With respect to page 42: Initially, before you even consider entrapment, you have to find that there has been presented in this case some evidence that the defendant was induced by the Government agent to commit the criminal act, the first step in committing the criminal act of transporting child porno graphy and shipping child porno graphy.

So again, there must be some evidence of inducement on the part of the Government agent that this inducement caused the defendant to take the first step. If there is no such evidence, or you conclude there is no such evidence based on the testimony, then you cannot consider entrapment, and your inquiry stops there.

Now, your next question relates to page 44: Or if the Government has not disproved the defense of entrapment beyond a reasonable doubt, then before you may render a verdict of not guilty ․

I know that is confusing.

And you then go on to say: If we find in favor of the page 42 instruction, do we consider the instruction on page 44?

If, on page 42, you find that there was some evidence of inducement by the Government agent and that this caused the first step to have the defendant transport or ship ․ child porno graphy, if you find there is some evidence of that, then you consider entrapment. All right.

If you find there is no evidence of that, then forget about entrapment and disregard any mention of entrapment.

So look at page 42. Initially, make a determination whether there is some evidence of inducement, that is, that the Government agent took the first step to have defendant transport and/or ship child porno graphy.

Now, with regard to the instructions here, if you decide there is no inducement, disregard the instructions on entrapment, and then you go on to the next step, which is to decide whether or not the Government has proven each and every element of the transporting and shipping of child pornography beyond a reasonable doubt.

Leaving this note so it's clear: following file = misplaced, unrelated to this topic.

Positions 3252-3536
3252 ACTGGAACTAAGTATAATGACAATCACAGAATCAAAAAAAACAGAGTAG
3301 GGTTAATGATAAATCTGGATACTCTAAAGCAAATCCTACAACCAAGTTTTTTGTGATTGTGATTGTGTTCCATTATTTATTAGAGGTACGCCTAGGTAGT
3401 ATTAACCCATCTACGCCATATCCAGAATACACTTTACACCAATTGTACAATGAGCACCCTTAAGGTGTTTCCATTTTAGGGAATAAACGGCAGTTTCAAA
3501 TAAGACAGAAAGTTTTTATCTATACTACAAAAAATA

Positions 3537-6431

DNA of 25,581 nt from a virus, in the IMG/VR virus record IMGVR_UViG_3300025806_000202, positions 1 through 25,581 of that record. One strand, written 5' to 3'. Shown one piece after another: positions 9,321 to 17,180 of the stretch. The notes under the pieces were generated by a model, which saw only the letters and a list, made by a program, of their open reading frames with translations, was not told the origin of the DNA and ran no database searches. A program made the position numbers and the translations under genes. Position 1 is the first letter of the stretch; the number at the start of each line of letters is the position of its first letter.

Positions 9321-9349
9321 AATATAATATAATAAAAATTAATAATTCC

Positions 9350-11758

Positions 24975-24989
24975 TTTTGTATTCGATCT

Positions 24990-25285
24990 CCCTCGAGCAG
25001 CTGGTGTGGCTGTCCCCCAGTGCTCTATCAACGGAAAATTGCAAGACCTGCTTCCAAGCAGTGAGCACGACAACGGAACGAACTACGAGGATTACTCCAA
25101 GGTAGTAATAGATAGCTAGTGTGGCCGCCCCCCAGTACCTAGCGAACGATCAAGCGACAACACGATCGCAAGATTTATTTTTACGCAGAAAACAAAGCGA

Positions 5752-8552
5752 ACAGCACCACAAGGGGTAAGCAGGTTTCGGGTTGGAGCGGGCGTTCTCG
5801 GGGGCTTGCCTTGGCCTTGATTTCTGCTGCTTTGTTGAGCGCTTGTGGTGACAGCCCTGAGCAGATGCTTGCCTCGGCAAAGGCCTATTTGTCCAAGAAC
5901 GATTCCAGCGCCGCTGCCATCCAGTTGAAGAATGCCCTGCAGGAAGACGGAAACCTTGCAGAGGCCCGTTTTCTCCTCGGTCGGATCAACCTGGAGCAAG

If you decide that the Government has proven this beyond a reasonable doubt on all three counts, then you report that to the Court.

If you decide that the Government has not proven it on all three counts, the three elements that I've told you about, then you let the Court know. And if you can't decide on all three counts, let me know.

If your verdict is not guilty on all three counts, then you can go on to consider the lesser included. If you can't decide on all three counts, then you come in and tell me you can't decide, and we'll go from there.

But if you decide that the Government has proven the defendant's guilt, once you get to the three counts, beyond a reasonable doubt, you tell me that, and you stop your deliberations.

So let's review for a moment.

On page 42, the first inquiry you make is whether or not there is some evidence of entrapment. If you—I'm sorry, of inducement, not entrapment. If you find there is some evidence that the Government agent took the first step to have the defendant transport or ship child pornography, t hen you go on to consider the other elements as to whether or not the Government has proven entrapment and has disproven entrapment beyond a reasonable doubt.

First off, is there some evidence of inducement?

If you find there is some evidence of inducement, you go on to consider whether or not the Government has disproven beyond a reasonable doubt that the other elements of entrapment which I've listed here apply.